In a letter to the European Commission, six EU member states reiterated their “concerns” about the risks of the use of glyphosate.
Commission Vice-President Frans Timmermans and EU health chief Vytenis Andriukaitis have received a letter from the French, Belgian, Greek, Luxembourgish, Slovenian, and Maltese agricultural and environmental ministers. The six member states once more opposed the re-authorisation of the famous weed killer glyphosate, first authorised for use in the EU in 1974. Today, it is the most commonly used weed killer in the world.
Last November, the Appeal Committee, which consists of experts from the member states and the European Commission, voted on a possible renewal of the chemical’s licence within the EU. After much controversy, it re-approved the substance. This was possible thanks to Germany’s last-minute change of heart. Eighteen member states eventually voted in favour of the move, representing a qualified majority of 65.71% of the EU population – just over the 65% threshold required.
Paradoxically, German regulators now suggest that they could introduce a national ban of the weed killer. This is due to the fact that at the time of the vote, Barbara Hendricks, Germany’s Minister for the Environment, said the decision was taken without the department’s agreement and in spite of her opposition. The German Farmers’ Association, however, supports the continued use of glyphosate.
Like many glyphosate proponents, they say that calls to ban the weed killer are not grounded in reality. Angélique Delahaye, a negotiator from the European People’s Party on the glyphosate dossier in the Parliament’s environment committee, further explains: “Member states should not be hypocrites suggesting an immediate ban and simultaneously telling farmers not to be afraid, ‘we will find a solution’ […] this is not pragmatic.”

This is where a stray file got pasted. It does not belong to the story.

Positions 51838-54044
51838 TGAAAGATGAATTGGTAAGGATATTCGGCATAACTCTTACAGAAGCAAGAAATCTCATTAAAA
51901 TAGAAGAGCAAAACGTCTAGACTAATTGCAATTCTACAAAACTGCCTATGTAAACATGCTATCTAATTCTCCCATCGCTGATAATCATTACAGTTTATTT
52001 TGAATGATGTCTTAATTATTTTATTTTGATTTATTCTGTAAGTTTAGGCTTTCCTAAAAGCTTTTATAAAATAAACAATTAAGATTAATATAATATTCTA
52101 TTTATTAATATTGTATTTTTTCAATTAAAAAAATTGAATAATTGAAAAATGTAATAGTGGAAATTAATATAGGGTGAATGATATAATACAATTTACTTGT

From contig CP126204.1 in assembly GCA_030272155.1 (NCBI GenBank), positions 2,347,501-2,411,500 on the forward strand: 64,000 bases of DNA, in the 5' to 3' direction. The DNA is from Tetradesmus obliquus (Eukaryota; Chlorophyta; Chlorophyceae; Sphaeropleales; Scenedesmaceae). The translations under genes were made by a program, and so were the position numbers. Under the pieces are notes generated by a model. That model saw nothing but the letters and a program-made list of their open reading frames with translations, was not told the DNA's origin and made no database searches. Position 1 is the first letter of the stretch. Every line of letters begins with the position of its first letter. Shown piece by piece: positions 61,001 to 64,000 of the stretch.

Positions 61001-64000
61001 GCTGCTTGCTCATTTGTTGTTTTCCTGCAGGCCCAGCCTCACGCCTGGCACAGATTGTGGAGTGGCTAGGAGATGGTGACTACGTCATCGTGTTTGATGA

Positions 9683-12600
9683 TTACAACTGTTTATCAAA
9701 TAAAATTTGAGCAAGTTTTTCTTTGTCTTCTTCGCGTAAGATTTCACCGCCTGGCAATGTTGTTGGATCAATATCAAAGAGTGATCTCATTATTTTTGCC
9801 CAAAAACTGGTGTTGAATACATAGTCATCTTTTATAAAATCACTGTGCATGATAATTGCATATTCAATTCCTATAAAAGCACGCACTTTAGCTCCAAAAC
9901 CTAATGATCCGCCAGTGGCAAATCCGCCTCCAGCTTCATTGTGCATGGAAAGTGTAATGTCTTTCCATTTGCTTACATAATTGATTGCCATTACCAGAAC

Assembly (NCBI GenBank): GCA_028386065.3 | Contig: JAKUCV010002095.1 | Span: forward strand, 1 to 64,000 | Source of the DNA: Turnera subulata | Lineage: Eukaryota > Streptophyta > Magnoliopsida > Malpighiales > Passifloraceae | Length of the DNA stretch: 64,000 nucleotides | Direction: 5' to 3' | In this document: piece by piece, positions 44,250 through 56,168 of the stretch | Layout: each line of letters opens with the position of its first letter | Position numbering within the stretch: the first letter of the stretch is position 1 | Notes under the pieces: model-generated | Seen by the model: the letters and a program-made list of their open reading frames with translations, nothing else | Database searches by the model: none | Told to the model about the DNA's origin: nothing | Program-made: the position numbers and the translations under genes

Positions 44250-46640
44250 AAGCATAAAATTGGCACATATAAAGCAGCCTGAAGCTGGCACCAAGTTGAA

European farmers from many countries are increasing the pressure on the European Commission to not reopen the glyphosate dossier. Many have already filed legal notices with the Commission, warning it that they are prepared to take legal action should the EU executive fail to act on its proposal to renew the license. They worry that such a move would jeopardise their already fragile industry.
European farmers are indeed already faced with increasing overhead costs, and letting go of glyphosate would further increase their burden. “In less than five years, yes, it will be very difficult to find an alternative, as it usually takes from seven to ten years. It’s a complicated and lengthy process,” notes Delahaye.
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